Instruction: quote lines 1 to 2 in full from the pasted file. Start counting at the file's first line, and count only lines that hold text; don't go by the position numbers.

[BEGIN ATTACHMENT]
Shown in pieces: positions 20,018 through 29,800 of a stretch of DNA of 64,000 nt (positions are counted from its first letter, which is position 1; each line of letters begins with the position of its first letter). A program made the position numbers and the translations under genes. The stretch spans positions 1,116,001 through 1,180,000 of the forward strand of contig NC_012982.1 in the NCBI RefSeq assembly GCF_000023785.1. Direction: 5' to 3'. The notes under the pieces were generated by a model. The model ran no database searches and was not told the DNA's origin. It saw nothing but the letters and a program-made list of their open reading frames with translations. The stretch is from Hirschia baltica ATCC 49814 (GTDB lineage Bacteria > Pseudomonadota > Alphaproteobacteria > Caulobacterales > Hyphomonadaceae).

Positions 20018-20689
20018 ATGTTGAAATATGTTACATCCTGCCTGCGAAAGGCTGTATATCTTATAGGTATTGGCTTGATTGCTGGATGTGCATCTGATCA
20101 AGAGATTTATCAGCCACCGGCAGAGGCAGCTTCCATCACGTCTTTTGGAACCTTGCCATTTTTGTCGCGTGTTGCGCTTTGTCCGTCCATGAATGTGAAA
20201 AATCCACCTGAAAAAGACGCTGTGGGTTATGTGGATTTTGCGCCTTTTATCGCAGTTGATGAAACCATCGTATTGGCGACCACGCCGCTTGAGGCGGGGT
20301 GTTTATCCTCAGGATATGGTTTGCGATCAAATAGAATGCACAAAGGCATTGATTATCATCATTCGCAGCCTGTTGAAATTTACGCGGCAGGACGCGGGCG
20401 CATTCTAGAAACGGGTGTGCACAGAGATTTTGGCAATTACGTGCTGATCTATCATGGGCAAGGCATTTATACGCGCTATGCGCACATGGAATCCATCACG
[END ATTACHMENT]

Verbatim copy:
Shown in pieces: positions 20,018 through 29,800 of a stretch of DNA of 64,000 nt (positions are counted from its first letter, which is position 1; each line of letters begins with the position of its first letter). A program made the position numbers and the translations under genes. The stretch spans positions 1,116,001 through 1,180,000 of the forward strand of contig NC_012982.1 in the NCBI RefSeq assembly GCF_000023785.1. Direction: 5' to 3'. The notes under the pieces were generated by a model. The model ran no database searches and was not told the DNA's origin. It saw nothing but the letters and a program-made list of their open reading frames with translations. The stretch is from Hirschia baltica ATCC 49814 (GTDB lineage Bacteria > Pseudomonadota > Alphaproteobacteria > Caulobacterales > Hyphomonadaceae).

Positions 20018-20689